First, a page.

France, EU, India object to International Day to Combat Islamophobia

France, EU, India object to International Day to Combat Islamophobia

France, the European Union (EU) and India have objected to the decision to declare 15 March the International Day to Combat Islamophobia, adopted by the United Nations (UN) General Assembly.

On Tuesday, members of the General Assembly adopted a resolution proposed by Pakistan to mark 15 March, the anniversary of the 2019 attack on two mosques in New Zealand that left 51 Muslims dead, as International Day to Combat Islamophobia.

Fifty-five Muslim-majority countries supported the resolution in the Riyadh-based Organisation of Islamic Cooperation (OIC), including Saudi Arabia, Iran, Egypt, Turkey, Qatar, Syria, Algeria, Morocco and many other countries in the Gulf and North Africa.

Britain’s Middle East Eye stated: “Representatives from France and India, which have also faced accusations of Islamophobia by their own Muslim communities, both spoke against the resolution, though neither opposed its adoption by consensus.”

Nicolas de Rivière, permanent representative of France to the UN, described the resolution as “unsatisfactory” and “problematic”, telling the UN General Assembly that his country supports the protection of all religions and beliefs.

The French official added: “The term Islamophobia has no agreed-upon definition in international law, unlike the freedom of religion or conviction. But it’s this liberty that France defends, as well as all the other public freedoms, such as the freedom of expression or conviction,” according to Middle East Eye.

The EU, a bloc of 27 European countries with permanent observer status at the UN, echoed de Riviere’s concerns, but did not have the right to vote.

In a statement to the General Assembly, the EU expressed its concern about the multitude of international days and said the focus on Islamophobia was an “unnecessary repetition” after in 2019 the UN adopted 22 August as the International Day Commemorating the Victims of Acts of Violence Based on Religion or Belief.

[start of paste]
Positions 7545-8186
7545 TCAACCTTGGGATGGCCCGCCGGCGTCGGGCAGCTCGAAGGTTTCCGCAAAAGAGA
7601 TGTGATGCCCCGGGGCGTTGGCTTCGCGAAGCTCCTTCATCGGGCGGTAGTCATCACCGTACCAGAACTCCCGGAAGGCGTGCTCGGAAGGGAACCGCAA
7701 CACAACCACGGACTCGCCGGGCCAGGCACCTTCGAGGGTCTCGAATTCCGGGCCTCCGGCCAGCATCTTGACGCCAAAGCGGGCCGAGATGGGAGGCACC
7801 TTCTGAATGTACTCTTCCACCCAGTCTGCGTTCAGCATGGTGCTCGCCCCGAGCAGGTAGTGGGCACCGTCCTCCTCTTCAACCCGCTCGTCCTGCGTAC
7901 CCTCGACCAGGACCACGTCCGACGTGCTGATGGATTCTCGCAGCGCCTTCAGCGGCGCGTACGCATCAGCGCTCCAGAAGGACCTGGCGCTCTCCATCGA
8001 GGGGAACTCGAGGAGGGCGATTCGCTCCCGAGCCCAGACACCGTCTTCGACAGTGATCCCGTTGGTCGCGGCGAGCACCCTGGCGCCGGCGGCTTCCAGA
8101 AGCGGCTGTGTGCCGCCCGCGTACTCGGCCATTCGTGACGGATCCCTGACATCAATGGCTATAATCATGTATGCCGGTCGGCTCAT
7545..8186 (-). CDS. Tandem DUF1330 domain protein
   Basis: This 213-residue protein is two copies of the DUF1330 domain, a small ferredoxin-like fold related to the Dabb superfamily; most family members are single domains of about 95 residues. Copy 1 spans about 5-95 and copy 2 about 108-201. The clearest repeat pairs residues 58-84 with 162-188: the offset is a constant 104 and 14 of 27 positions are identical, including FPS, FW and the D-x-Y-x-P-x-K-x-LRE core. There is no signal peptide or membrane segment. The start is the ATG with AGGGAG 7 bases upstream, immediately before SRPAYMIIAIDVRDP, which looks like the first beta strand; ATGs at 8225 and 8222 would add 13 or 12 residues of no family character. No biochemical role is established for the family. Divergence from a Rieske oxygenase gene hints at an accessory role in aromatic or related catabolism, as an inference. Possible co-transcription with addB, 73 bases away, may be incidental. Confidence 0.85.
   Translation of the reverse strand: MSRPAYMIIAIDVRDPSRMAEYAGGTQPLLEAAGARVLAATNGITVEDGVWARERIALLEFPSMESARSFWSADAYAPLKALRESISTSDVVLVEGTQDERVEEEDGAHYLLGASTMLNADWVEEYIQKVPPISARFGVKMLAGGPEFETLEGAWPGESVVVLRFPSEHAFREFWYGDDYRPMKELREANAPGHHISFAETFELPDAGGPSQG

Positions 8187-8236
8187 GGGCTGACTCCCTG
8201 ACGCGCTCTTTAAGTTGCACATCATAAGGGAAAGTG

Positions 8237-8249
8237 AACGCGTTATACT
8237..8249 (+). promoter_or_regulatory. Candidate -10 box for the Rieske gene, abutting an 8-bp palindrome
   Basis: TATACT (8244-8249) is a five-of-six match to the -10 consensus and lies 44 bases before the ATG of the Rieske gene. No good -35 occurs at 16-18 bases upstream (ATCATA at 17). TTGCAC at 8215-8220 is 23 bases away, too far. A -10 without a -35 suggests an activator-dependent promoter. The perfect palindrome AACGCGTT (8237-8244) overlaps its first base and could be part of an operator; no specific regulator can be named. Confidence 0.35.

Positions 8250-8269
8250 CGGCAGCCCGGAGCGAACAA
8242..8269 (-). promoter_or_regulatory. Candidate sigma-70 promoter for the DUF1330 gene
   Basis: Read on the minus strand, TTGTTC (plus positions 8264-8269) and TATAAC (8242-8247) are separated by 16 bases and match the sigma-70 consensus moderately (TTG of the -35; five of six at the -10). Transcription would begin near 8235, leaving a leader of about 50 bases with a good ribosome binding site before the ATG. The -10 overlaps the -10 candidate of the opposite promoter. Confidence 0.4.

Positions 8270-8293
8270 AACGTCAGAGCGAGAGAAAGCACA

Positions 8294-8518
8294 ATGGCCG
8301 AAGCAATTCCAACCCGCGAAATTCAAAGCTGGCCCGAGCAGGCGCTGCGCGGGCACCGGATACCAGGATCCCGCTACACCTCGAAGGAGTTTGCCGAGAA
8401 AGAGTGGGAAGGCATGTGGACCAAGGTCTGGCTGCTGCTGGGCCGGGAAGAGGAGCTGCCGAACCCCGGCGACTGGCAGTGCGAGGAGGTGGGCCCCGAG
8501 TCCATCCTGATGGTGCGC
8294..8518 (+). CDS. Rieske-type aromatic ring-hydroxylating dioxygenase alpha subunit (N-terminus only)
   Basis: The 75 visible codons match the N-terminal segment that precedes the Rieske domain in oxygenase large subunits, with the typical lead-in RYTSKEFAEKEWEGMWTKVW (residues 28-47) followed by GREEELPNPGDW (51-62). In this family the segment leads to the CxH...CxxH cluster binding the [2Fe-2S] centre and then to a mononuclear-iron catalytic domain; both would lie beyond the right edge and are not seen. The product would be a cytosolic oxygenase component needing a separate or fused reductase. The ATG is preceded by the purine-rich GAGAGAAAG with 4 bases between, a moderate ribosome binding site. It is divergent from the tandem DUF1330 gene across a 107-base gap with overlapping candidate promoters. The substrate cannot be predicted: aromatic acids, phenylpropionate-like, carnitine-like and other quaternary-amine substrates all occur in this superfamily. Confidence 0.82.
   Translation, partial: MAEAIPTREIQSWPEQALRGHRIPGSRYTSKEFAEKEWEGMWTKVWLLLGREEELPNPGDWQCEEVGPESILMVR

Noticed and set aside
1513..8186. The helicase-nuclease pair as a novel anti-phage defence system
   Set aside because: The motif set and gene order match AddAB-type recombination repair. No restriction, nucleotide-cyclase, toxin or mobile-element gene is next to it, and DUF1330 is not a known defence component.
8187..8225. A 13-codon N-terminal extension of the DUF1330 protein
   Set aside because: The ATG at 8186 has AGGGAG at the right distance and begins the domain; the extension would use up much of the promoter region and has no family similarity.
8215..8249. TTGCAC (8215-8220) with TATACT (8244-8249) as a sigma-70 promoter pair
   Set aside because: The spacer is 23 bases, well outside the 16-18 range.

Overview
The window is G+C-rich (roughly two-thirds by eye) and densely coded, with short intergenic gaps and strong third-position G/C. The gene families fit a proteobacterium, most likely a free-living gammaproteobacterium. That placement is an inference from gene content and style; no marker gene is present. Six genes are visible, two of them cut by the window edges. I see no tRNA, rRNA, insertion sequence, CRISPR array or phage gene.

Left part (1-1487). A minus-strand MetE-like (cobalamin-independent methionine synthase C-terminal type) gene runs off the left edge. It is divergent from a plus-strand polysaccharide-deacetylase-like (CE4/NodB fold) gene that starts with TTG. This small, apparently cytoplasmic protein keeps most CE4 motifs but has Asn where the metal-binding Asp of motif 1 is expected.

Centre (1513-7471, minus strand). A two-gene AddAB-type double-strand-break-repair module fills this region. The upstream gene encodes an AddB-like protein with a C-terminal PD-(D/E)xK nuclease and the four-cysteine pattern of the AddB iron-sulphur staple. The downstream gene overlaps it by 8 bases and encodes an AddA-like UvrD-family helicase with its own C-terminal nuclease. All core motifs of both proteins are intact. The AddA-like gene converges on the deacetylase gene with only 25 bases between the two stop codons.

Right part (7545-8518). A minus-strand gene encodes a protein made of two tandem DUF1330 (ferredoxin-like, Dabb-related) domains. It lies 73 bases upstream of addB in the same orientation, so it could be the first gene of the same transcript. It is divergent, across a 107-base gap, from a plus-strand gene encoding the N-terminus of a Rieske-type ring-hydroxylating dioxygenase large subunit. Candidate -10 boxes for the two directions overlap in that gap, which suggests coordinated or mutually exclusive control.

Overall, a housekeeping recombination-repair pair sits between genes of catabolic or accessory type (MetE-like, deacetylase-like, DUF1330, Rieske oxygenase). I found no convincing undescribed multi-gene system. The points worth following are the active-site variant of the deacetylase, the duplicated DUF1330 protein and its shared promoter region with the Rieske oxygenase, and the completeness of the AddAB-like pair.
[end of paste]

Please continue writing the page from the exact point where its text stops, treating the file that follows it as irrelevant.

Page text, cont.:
“We are concerned with the approach of addressing only one religion through a General Assembly initiative,” the EU’s statement expressed.

In this regard, Middle East Eye reported that Rayan Freschi, a researcher for Cage, a human rights group promoting Muslim communities affected by counter-terrorism policies, said that France’s protest to the UN resolution came as “no surprise”.

In a speech to the UN General Assembly, Permanent Representative of India T.S. Tirumurti also called for condemnation of “religious phobia” rather than singling out Islamophobia, referring to discrimination against Hindus, Sikhs and Buddhists.

Welcoming the resolution issued on Wednesday, Secretary-General of the OIC Hussein Ibrahim Taha shared his view that the resolution: “Will strengthen global awareness of the threat of hatred and intolerance against Muslims.”

On 15 March, 2019, the New Zealand city of Christchurch witnessed a horrific massacre, with an armed attack on worshippers at Al-Noor and Linwood mosques.

According to official figures, the massacre, which the perpetrator streamed live on his Facebook page, resulted in the murders of 51 people and the injuries of 49 others.

Australian Brenton Tarrant, a white supremacist, was charged with murder and sentenced last August to life imprisonment.
Source: www.middleeastmonitor.com

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